from Wikipedia, the free encyclopedia
Infobox radio tower icon
Station logo
Radio station ( public law )
reception analog terrestrial
Reception area North Rhine-WestphaliaNorth Rhine-Westphalia North Rhine-Westphalia
business January 1, 1956 to March 31, 1995
Broadcaster West German Broadcasting Cologne
List of radio stations
Old station logo

WDR 1 was West German Broadcasting’s first radio program from 1956 to 1995 . The station was based in the WDR studios in Cologne and its main broadcasting area was in North Rhine-Westphalia . After extensive restructuring, it is now called 1 Live .


The station was originally the information program of the WDR and combined entertainment and pop music on the one hand with the public service information and educational mission on the other. Instead of a fully formatted program, WDR 1 offered many special interest programs, a high proportion of words and a targeted regional focus.

WDR 1 officially went on air on January 1, 1956, after the regional stations WDR and NDR had been formed from the NWDR . Until the NDR radio programs were reorganized in 1981, WDR 1 and NDR 1 broadcast a joint program that was only temporarily split into regional programs. Relics of these shared broadcasting routes are the news magazines Mittagsecho , Echo des Tages and Reports von heute , which are broadcast to this day, now on WDR 5 , WDR 2 (Reports from Today) and NDR Info (formerly NDR 4). After a reform that preceded the introduction of WDR 4 , WDR 1 became more and more of the youth wave of WDR from the program reform of June 1, 1986 . Up until 1991, an important part of the program was the football coverage with the Bundesliga conference as part of the Saturday edition of sports and music . Programs for older people quickly migrated to the newly created 4th program.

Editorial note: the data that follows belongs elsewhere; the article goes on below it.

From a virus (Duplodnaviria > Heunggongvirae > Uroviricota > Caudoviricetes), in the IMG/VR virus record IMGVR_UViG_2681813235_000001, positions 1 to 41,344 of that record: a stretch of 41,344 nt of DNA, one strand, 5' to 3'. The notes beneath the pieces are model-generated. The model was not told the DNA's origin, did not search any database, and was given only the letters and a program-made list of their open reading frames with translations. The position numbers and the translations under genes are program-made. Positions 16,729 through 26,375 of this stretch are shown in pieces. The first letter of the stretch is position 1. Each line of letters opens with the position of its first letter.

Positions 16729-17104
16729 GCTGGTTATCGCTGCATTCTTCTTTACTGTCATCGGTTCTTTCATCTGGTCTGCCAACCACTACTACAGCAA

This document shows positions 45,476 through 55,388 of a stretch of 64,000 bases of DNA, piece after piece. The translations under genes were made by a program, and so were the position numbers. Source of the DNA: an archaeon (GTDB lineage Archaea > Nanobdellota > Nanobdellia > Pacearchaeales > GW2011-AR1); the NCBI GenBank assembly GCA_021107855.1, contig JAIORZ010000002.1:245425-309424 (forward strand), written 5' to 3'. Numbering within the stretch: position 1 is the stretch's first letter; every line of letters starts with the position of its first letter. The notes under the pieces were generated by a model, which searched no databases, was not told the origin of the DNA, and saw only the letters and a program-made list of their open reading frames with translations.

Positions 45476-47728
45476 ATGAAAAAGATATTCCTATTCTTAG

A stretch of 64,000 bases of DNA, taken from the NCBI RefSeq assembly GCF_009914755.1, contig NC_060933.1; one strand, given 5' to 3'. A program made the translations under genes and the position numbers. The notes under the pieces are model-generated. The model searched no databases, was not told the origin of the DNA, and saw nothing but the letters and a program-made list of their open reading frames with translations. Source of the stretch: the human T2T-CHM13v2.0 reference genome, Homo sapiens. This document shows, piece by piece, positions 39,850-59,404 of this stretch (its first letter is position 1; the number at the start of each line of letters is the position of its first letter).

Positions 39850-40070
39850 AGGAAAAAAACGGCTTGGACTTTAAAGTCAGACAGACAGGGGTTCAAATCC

At no time was a traffic service broadcast on WDR 1, which is atypical for the first program of an ARD broadcaster; that was only introduced in 1995 with Eins Live.

With the start of broadcasting of WDR 5 on October 7, 1991, the program of WDR 1 also changed, since all regional and information broadcasts were transferred to the new "NRW wave", as WDR 5 was still called at the time. Since then, WDR 1 was consistently the youth broadcaster of the WDR until it was reformatted in Eins Live . Accordingly, the sports broadcasts were moved to WDR 2's program . WDR 1 continued to take over ARD Popnacht as the night program .

As early as the late afternoon hours, starting with the program Flipp-Zeit , WDR 1 relied on a range of music as far as possible beyond the mainstream , which, however, also required a certain amount of inside knowledge in order to be able to follow these programs with interest. As a result, the station had a certain fan base, but the radio landscape changed in the 1990s with the advent of private radio. This also meant loss of listeners for WDR 1. Since its listeners were also aging continuously, WDR decided to install Eins Live, a “real youth station” - designed for those under 30. That did not go without criticism from the fans of the old WDR 1. In addition, the majority of WDR-1 presenters, such as B. Robert Treutel , no longer employed on the wave because there was no more field of activity for them. Only Alan Bangs kept his mission on night flights at first, but was after half a year by the then Deputy-one live program director and now a deputy WDR radio director Jochen Rausch exempted because he in his mission music of Jacques Brel , Frederic Chopin and Einstürzende Neubauten combined with each other .